During my summers at camp, I always ended up covered in mosquito bites, no matter how many cans of bug spray my mom packed in my trunk. My bunkmates taught me to stop the itching by digging an "X" into each bump with my nails, and I do it to this day (although I have no idea if it helps). Some bug bites, however, are in an itchy, swollen league of their own... which is what many refer to as "skeeter syndrome." Yes, skeeter syndrome is a real thing, and here's what experts want you to know about it.
You've probably seen firsthand that all bug bites are not created equal. Why does your child return from a day at the park with swollen, angry-looking tumors while your bug bites are small and hardly noticeable? Turns out, these inflamed, painful bumps, or skeeter syndrome, are actually allergic reactions to the bite. According to the Mayo Clinic, "Skeeter syndrome is actually the result of an allergic reaction to proteins in mosquito saliva. There's no simple blood test to detect mosquito antibodies in blood, so mosquito allergy is diagnosed by determining whether the large, red areas of swelling and itching occurred after you were bitten by mosquitoes." In case mosquito bites aren't annoying enough on their own, your body (or your child's body) needs to revolt against them. So much fun!
According to the American Academy of Allergy, Asthma & Immunology, the inflammatory reaction of skeeter syndrome may develop within hours after the mosquito bite occurs. The typical symptoms of skeeter syndrome are similar to those of a normal bug bite, but on steroids. According to Health.com, symptoms include "swelling, heat, redness, and itching or pain." However, more extreme causes of skeeter syndrome have been documented in medical literature. Per Health.com, "faces can puff up, eyes can swell shut, and entire limbs can become red and swollen. In the most severe cases, mosquito bites can cause bruising and blistering. Some people can also experience a fever or vomiting or difficulty breathing." Luckily, the more severe cases of skeeter syndrome are very rare.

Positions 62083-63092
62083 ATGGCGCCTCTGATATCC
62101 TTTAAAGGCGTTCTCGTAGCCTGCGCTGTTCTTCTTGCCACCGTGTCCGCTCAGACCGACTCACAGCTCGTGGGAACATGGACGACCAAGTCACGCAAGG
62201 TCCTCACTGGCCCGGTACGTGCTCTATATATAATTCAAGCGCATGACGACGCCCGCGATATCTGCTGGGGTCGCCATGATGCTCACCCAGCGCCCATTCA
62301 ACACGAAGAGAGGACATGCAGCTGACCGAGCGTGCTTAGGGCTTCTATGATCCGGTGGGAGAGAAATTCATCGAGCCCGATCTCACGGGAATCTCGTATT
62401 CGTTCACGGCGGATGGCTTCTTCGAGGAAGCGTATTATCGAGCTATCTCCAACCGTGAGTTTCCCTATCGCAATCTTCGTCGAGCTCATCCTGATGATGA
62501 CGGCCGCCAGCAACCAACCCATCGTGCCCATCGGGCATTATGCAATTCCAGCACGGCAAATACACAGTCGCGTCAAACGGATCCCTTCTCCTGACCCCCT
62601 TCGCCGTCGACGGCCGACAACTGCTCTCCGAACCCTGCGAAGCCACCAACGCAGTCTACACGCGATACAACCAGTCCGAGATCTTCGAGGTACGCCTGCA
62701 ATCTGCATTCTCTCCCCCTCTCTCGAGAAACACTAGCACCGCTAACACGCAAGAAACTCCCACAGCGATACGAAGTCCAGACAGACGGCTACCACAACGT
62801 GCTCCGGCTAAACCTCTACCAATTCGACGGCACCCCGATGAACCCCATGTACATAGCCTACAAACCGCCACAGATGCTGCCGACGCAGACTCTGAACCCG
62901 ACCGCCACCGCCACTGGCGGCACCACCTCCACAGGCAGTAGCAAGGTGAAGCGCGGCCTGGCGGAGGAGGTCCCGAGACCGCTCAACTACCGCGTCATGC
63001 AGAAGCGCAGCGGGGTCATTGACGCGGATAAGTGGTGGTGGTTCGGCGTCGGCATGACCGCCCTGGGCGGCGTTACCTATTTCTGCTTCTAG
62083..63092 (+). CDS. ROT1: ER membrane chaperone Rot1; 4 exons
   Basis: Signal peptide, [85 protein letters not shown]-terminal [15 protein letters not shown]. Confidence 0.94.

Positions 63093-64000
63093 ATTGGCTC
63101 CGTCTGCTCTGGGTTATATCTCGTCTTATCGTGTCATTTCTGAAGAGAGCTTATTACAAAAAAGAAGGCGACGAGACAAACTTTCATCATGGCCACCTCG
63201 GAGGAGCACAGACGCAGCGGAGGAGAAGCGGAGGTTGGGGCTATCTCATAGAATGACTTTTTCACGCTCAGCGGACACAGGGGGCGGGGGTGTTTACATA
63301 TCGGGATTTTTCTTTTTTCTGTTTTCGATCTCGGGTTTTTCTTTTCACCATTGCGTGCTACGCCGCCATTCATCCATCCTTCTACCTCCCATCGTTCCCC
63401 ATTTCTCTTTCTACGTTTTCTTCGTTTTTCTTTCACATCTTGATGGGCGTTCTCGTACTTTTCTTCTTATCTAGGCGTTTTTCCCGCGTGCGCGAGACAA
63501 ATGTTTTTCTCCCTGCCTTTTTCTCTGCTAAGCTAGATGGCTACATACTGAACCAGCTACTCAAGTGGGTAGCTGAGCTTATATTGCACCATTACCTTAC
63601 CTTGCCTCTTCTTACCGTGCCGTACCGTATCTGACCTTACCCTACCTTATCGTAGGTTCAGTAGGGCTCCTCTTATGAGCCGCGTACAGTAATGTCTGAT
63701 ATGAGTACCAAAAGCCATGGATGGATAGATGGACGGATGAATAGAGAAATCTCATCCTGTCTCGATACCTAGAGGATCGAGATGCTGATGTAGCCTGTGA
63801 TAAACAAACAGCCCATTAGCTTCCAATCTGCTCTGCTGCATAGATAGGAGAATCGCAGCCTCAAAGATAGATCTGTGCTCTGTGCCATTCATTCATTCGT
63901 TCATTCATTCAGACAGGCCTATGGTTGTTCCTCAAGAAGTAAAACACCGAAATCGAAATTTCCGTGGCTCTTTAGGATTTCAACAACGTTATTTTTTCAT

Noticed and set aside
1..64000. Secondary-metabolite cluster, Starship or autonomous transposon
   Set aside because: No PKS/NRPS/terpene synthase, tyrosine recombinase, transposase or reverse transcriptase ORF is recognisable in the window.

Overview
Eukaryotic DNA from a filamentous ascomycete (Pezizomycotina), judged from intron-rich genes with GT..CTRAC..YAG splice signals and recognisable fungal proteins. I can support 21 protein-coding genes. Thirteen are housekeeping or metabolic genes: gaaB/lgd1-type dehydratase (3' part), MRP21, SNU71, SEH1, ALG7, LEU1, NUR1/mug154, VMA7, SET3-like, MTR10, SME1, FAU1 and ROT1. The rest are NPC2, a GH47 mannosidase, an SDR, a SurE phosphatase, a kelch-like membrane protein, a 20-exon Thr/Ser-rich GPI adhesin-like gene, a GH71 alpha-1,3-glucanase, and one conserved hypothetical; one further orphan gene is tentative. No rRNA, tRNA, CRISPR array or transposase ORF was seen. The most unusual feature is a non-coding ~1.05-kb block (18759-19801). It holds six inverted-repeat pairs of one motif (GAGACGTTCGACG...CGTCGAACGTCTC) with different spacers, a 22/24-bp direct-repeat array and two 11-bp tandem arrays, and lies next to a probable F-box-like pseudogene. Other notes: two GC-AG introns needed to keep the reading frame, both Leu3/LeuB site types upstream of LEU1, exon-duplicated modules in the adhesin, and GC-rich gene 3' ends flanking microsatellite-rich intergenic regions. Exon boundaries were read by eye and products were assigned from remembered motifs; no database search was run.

The good news is that, like a normal mosquito bite, the symptoms of skeeter syndrome will gradually disappear on their own. Because the symptoms can be so unpleasant and uncomfortable, the Mayo Clinic suggests a few over-the-counter remedies that can help. To help alleviate the itchiness, pick up some calamine lotion or hydrocortisone cream from your nearest drugstore. If you'd rather go all-natural, mix up a paste made from baking soda and water, and spread that on the irritated area. Pop an oral antihistamine, like Benadryl, to get some relief (but only if you're able to sleep as soon as it hits). A simple cold compress can also do wonders to help with swelling and irritation.
If you (or your little one) begin vomiting or develop a fever in conjunction with the superficial skeeter syndrome symptoms, it's important to speak with your doctor. They'll be able to examine your bites, evaluate your symptoms, and give you a personalized plan-of-action for a more aggressive case of skeeter syndrome.
Of course, the best thing you can do for you and your babies is to prevent mosquito bites (as best you can) when you're outdoors — especially during prime mosquito time. According to MosquitoMagnet.com, mosquitos typically become an issue once the temperature hits 50 degrees Fahrenheit in the spring, and mosquito volume increases right along with temperature. Mosquitos are at their worst during the hot summer months, and they'll die off (or begin to hibernate) once the temperature begins to dip back down below that 50-degree Fahrenheit mark. During mosquito season, make it a habit to spray everyone down with bug spray before heading outside, no matter what time of day. If you are headed somewhere that is particularly buggy, opt for clothing that covers more skin.
Mosquito bites are annoying, and skeeter syndrome is worse. Fortunately, skeeter syndrome doesn't pose a serious threat to your or your family. With a little prevention, and some TLC if a bite occurs, you'll come out of mosquito season unscathed.